Sunday, 11 October 2015

Remainder - the film

To Tate Modern last night, to see the world premiere of Remainder, a highlight of the BFI London Film Festival. 

Based on Tom McCarthy's outstanding debut novel, the script and direction was by the Israeli video artist Omar Fast, and marks his feature debut. It's a film worth seeing, and even worth going to see (and I  discovered that Tate Modern is open until 10pm on Saturday nights and with hardly a living soul in the building. A revisit soon seems in order, as the cavernous building works best without crowds).

Remainder's premise was achieved briskly in the novel but interminably in the film, which begins with twenty minutes of throat-clearing. In the novel all we are told is all we need to know: that the protagonist has received a colossal sum in damages for injuries and amnesia sustained in an accident he cannot remember, allowing him to spend - or fritter - lavish amounts of cash on realising increasingly elaborate, highly personal recreations of what may or may not be actual memories from his past. At a literal level this is about the negotiation of post-traumatc stress. McCarthy is too clever and accomplished a writer to investigate such a banal subject and his novel is a magnificent interrogation of - well, what it means to be human, and the contingencies of existence.

In the movie we get all the legal background in explicit but implausible detail, with unctuous lawyers and non-disclosure clauses and all that paraphernalia. A particular sum of compensatory money is specified (£8.5 million), which doesn't seem so much these days, given the grand projects that follow - and I wasn't alone in mentally ticking off the likely cost of acquiring a large London property, recruiting and training actors, building sets and so on (Think Synechdoche New York). I found myself wondering whether it could really be achieved, even in part. The literalist approach to finance made bean-counters of us all, and the realist grounding worked against the more phantasmagoric elements of the novel and, indeed, the film. I also found myself wondering whether the sum was a reference to the movie's modest budget. The film is a brave attempt at an uncommercial subject but in cinematic terms disappointingly inert (while the novel was richly and rewardingly inert, in common with much experimental fiction). There's a situation but no plot to speak of, no character arc, no development and, a few moments aside - when, for instance, the hero assembles and briefs a cast to inhabit his refurbished apartment building, there to perform, at a moment's notice, the same micro-tasks such as frying liver, practising Chopin on the piano or revving a motorcycle engine - we get a lot of faces interacting, with dialogue that veers between the cryptic and overly-explicit, untethered by McCarthy's smart reflections on consciousness and personality that made the novel such a brilliantly compelling original.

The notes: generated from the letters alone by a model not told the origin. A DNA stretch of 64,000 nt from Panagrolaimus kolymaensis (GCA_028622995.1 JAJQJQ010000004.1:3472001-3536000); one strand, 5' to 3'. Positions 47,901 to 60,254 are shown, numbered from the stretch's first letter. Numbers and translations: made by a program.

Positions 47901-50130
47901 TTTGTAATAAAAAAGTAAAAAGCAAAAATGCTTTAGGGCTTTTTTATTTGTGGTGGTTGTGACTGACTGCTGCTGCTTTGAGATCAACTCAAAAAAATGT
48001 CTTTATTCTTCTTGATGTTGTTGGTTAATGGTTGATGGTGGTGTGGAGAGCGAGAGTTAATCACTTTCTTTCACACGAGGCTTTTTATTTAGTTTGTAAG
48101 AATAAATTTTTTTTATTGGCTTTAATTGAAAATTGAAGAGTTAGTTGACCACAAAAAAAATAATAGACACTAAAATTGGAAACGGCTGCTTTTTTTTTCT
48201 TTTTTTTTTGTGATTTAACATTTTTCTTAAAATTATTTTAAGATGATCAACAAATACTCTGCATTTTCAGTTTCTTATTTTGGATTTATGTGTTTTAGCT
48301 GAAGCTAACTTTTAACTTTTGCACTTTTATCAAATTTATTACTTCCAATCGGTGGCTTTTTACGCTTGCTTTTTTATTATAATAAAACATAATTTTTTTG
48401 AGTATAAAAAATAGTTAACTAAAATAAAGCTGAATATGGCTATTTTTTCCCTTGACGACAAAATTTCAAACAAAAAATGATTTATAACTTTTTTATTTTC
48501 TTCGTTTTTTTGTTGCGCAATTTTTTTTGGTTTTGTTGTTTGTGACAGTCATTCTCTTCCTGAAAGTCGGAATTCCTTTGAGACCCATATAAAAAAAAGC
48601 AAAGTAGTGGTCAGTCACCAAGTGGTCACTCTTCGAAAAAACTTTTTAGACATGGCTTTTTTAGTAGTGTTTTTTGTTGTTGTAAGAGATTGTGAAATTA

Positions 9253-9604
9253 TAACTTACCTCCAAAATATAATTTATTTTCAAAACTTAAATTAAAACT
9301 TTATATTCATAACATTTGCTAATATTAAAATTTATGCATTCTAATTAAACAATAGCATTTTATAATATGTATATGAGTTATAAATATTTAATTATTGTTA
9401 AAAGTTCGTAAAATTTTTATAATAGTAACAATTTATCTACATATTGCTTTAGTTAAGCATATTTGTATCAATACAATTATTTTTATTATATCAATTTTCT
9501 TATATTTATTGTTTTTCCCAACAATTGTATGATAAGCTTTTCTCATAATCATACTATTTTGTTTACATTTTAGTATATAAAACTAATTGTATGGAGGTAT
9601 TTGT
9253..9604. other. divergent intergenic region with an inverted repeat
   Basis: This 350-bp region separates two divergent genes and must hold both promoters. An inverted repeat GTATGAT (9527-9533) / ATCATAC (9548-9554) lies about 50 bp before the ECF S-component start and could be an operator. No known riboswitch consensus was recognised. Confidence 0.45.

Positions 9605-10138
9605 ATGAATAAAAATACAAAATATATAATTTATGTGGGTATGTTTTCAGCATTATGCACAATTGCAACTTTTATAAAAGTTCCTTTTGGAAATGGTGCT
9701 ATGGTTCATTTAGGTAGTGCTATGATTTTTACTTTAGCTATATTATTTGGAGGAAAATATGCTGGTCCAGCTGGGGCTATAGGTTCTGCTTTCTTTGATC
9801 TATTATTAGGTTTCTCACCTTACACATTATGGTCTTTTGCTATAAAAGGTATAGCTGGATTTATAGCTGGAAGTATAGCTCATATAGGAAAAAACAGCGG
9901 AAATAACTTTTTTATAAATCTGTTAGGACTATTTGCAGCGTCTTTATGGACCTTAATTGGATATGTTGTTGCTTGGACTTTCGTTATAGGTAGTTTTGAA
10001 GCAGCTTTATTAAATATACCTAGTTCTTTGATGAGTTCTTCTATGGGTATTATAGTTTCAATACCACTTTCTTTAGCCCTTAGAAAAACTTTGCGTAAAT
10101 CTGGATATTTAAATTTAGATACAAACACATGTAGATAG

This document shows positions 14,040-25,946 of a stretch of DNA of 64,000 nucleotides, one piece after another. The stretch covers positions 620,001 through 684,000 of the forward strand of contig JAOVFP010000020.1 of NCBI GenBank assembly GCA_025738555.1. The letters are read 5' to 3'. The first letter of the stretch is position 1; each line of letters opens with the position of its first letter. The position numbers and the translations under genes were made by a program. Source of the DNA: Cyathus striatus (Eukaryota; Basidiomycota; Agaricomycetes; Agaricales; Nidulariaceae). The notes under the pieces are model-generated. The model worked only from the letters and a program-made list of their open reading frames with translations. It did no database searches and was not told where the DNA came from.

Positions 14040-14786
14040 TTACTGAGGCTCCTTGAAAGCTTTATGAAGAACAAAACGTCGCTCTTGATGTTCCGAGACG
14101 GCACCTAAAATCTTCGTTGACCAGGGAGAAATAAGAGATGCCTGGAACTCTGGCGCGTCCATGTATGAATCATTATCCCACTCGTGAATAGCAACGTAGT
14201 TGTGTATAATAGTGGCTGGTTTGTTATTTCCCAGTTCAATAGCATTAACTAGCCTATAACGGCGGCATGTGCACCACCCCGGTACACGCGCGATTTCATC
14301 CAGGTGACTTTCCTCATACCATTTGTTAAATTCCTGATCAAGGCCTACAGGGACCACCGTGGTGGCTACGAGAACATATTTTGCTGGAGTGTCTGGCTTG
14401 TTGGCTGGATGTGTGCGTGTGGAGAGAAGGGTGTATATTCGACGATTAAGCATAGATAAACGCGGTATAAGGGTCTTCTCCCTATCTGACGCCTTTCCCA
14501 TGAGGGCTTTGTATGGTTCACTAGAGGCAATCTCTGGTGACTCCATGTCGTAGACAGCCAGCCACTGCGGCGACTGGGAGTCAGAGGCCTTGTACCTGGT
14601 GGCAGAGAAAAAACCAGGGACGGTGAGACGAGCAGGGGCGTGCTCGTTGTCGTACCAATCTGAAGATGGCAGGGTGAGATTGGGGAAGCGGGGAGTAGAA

McCarthy himself makes a brief self-referential (or selfie-referential) appearance as an image on someone's mobile phone - we needed more of this, I think. Film offers no end of opportunity for the director to comment on the process of production - one might have expected cutaway shots of the actors employed in the elaborate apartment reconstructions 'off role', as it were, commenting no-doubt-sceptically on the film they were making. Michael Winterbottom did this with wit and flair in A Cock and Bull Story, his under-rated take on Sterne's Tristram Shandy.